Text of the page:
Deadlock in System

This type of issue applies for application blocks. It indicates that the system stays forever in a state which is not a final state. No further progress is possible since no activity steps can be taken.


for JUnit testcases.

for other system blocks.

In some cases, the situation indicates that you don't intend further behavior. For example, there is no further behavior after displaying the result of an action with operation “display”. For this case, you can either ignore the warning or add an activity final node after the operation.

In other cases, the warning indicates that some behavior never gets executed (see the example below). For this case, you may need to revise your system specification.

JUnit testcases should always terminate to assure execution of all testcases when running many at a time.

Possible Action(s)

For JUnit testcases you will have to fix this error.

For all other system blocks this situation leads only to a warning. Thus, you do not necessarily change your block specification. However, it is a good idea to check the behavior of your block with the animation tool. There might be behavior that you did not intend.


An example of this type of situation is depicted in the following figure.

The contract of inner block Inner is shown below.

Using the animator that can show the sequence of activity steps taken towards the deadlock situation we get two figures depicted below.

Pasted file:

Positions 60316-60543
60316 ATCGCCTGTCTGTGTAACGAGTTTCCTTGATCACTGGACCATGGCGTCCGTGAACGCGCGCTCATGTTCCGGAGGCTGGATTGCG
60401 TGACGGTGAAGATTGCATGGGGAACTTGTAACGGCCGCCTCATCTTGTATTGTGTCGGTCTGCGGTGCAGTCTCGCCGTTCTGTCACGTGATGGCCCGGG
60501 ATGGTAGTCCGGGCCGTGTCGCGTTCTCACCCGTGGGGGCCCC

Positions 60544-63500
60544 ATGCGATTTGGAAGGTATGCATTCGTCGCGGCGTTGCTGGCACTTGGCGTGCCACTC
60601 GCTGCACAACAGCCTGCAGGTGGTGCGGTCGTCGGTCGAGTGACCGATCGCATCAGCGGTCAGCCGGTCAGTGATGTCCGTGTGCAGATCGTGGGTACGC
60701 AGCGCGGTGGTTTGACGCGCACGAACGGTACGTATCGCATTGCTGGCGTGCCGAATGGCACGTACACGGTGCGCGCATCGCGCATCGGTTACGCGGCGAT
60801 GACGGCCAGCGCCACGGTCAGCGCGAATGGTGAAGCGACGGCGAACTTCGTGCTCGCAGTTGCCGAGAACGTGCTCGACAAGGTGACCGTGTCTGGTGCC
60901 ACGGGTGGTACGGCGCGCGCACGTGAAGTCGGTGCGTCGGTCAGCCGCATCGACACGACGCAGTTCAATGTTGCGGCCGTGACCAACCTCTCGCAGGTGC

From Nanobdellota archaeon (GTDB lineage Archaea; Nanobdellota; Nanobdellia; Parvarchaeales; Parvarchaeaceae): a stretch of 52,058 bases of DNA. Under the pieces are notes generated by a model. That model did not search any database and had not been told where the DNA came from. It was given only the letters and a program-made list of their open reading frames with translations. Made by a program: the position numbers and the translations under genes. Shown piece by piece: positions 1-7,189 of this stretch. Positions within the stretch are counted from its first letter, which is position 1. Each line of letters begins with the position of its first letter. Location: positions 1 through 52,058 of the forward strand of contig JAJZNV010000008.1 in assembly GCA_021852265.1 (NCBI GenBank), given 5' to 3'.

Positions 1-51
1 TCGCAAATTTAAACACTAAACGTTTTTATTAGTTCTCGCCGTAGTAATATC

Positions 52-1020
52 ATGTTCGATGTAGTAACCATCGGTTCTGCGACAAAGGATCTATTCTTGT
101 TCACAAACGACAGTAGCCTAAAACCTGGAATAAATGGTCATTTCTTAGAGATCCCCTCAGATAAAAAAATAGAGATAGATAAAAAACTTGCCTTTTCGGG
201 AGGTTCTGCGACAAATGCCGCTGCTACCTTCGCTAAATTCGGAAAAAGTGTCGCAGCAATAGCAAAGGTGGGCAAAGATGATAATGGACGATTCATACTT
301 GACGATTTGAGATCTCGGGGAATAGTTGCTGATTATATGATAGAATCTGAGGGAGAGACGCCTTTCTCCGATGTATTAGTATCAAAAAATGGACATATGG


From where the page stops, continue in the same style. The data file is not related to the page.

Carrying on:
As depicted in (1), both inner blocks Inner are in the initial state. An activity step that includes two initial nodes and pin start of both the inner blocks is taken. Due to the step, now both inner blocks are in state s0 as also depicted in (2).

As depicted by the contract of the inner block, an inner block is now waiting event via pin in or stop. Following the upstream flow from pin in and stop of the left hand-side block Inner, we find that a token from pin out of the right hand-side block is needed. This case never happens since the right hand-side block is also waiting an event via its pin in or pin stop. Pin in is connected to pin out of the left hand-side block, while pin stop requires a former event via its own pin out. Therefore, deadlock!